It just blows me away that these places, as you discussed, literally just seem like everyone picked up one day and decided to never use those rooms again but leave everything in tact. I wonder why members of these institutions just decide to close the doors to rooms no longer needed, rather than renovating them or re-purposing them. I remember once coming across, in one of my many internet browsing sprees, a photography exhibition of a similar kind that documented old farm houses that were just abandoned but that had all the furniture, bedding, curtains, etc. right where the last inhabitants left them. It's amazing how well objects are preserved throughout time without any human interjection. I think this kind of preservation offers a truly unique experience for a viewer--you are literally looking in on untouched history. Nothing treated, conserved, modified, cleaned. It truly is haunting, as you can't help but wonder what happened to the people? Did they just fall off the face of the earth? Especially in institutions like mental health facilities, which often get a slightly creepy, sinister reputation (not helped by hollywood of course). They are the kinds of places where one wonders, what really goes on behind those walls? I found Payne's photographs to inspire in me a surprising emotional response...I was intrigued, a little saddened, and creeped out all in one go.
    I have a close friend who actually just became a psychiatric nurse and she has worked in many small town facilities that have been around for a long time. Based on some of the stories she has shared about these places, Payne's photographs do a very good job of capturing some of the hidden histories of these institutions. I shared your article with my nurse friend, so I'm curious to see what she thinks!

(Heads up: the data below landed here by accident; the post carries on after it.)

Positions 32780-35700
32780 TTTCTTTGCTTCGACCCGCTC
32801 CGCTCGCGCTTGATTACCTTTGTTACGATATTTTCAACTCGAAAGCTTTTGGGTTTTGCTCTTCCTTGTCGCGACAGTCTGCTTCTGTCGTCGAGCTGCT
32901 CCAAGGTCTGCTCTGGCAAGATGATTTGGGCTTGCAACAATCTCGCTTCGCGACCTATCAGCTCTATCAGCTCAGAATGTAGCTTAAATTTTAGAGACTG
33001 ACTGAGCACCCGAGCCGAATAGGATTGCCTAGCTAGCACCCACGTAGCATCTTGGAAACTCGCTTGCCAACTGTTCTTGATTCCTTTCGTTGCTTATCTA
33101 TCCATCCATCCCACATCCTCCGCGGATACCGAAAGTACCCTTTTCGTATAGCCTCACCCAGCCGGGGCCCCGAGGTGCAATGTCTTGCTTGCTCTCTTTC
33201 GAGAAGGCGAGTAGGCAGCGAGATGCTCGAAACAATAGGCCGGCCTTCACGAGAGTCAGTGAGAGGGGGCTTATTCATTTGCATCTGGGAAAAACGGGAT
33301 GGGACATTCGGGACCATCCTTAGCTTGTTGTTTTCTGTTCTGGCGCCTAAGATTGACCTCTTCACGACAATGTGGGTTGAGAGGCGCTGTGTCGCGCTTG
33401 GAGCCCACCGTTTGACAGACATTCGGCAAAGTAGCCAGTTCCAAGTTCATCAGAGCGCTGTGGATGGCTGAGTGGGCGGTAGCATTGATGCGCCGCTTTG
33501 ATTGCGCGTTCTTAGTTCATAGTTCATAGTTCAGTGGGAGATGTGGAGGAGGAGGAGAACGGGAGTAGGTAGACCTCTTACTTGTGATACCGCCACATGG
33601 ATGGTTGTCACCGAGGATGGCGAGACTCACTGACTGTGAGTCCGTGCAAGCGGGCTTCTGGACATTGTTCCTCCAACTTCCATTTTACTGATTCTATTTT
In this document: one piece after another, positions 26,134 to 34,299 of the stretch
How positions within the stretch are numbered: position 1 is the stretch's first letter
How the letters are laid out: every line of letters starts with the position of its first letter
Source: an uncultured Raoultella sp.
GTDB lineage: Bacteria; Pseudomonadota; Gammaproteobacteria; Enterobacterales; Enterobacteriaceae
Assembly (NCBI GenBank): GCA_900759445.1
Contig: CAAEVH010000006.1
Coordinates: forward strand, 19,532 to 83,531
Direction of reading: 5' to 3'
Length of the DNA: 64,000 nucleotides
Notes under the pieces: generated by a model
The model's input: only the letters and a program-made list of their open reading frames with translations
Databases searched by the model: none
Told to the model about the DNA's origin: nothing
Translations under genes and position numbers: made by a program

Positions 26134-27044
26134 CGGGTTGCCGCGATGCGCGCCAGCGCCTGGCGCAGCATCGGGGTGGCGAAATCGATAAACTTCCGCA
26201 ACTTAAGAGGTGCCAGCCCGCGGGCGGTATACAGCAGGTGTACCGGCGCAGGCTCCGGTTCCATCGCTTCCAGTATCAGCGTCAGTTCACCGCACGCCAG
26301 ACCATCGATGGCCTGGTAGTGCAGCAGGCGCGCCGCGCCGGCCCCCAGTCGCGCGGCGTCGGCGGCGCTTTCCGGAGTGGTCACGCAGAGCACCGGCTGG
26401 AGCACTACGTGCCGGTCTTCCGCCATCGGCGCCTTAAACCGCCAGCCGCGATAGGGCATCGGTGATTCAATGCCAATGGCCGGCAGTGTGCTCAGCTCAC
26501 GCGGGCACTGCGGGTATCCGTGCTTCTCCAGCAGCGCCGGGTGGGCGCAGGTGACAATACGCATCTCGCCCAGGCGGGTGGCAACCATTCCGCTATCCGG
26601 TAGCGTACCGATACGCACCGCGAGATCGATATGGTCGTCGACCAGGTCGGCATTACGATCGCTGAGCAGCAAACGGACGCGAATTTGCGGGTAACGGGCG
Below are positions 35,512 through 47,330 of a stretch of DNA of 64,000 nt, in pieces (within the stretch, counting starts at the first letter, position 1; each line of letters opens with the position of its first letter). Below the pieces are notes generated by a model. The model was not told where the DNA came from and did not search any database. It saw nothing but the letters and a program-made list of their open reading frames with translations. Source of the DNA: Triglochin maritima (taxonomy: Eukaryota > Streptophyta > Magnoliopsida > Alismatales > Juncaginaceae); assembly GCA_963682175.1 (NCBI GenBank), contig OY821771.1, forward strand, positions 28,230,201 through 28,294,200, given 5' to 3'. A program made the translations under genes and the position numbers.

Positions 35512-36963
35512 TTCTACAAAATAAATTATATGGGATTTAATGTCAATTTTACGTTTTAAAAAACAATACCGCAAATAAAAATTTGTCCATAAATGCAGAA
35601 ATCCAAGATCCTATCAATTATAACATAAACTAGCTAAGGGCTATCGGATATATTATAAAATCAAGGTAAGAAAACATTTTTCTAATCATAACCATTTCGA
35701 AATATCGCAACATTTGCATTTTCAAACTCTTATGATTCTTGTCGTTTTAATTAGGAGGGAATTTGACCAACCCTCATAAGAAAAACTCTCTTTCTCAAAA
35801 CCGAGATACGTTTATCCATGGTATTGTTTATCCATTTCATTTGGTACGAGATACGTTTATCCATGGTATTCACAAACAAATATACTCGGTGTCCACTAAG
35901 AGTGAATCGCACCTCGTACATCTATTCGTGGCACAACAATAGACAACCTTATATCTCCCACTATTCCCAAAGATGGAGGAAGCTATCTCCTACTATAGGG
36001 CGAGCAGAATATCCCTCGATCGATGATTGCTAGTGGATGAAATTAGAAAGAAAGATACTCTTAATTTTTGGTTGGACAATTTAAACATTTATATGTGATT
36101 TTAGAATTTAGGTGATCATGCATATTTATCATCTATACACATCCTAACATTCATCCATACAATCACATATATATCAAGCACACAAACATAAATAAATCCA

Excellent post!

  2. Brittney, I could not have expressed better my emotional reading of this images (and objects). There is also something almost visceral and haunting about these objects and the "landscapes" of the mental institution/hospital as well. Of course, I am sure that I am also responding this way due to how such institutions are constructed in various mediated texts (as a fan of Supernatural, I can vouch for media influence, at least partially, of course :). Thank you, Katherine, for opening the discussion about this. I think it also fits very nicely with curatorial practice - as this is a space without curation (an abandoned space where objects become artefacts in time not because they have been touched and rearranged but because of the opposite).

  3. Irina, I love your point about the lack of curation with these objects that have become artifacts precisely because they are "uncurated". Very interesting perspective to consider artifacts and questions of authenticity. These uncurated non-museum spaces are certainly "authentic" in the sense that they (presumably) have not been touched since they were left and essentially preserve entire scenes from the history of which they are a part. Kind of the opposite of how we typically view museum objects, which are often viewed as "authentic" precisely because they reside in museum setting.

  4. Yes! And now that these "uncurated" spaces have been curated in this photography book... how does it change our perception of each object/image when we view it as a part of this particular body of images?

  5. This link for an new exhibition on mental health at Exploratorium in San Francisco - the tumblr feed has some interesting comments about objects which I believe complement some of our thoughts on this topic!